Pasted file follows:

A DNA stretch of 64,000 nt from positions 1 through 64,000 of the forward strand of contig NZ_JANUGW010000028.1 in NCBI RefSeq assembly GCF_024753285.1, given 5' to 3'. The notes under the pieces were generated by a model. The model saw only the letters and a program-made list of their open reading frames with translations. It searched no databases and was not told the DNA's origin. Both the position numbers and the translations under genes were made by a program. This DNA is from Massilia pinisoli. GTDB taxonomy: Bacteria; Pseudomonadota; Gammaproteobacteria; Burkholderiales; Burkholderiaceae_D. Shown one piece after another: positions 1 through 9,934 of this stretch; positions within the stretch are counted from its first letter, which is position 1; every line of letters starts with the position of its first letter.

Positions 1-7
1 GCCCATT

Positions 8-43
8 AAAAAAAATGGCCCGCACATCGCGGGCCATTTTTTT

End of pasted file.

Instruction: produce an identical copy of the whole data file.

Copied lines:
A DNA stretch of 64,000 nt from positions 1 through 64,000 of the forward strand of contig NZ_JANUGW010000028.1 in NCBI RefSeq assembly GCF_024753285.1, given 5' to 3'. The notes under the pieces were generated by a model. The model saw only the letters and a program-made list of their open reading frames with translations. It searched no databases and was not told the DNA's origin. Both the position numbers and the translations under genes were made by a program. This DNA is from Massilia pinisoli. GTDB taxonomy: Bacteria; Pseudomonadota; Gammaproteobacteria; Burkholderiales; Burkholderiaceae_D. Shown one piece after another: positions 1 through 9,934 of this stretch; positions within the stretch are counted from its first letter, which is position 1; every line of letters starts with the position of its first letter.

Positions 1-7
1 GCCCATT

Positions 8-43
8 AAAAAAAATGGCCCGCACATCGCGGGCCATTTTTTT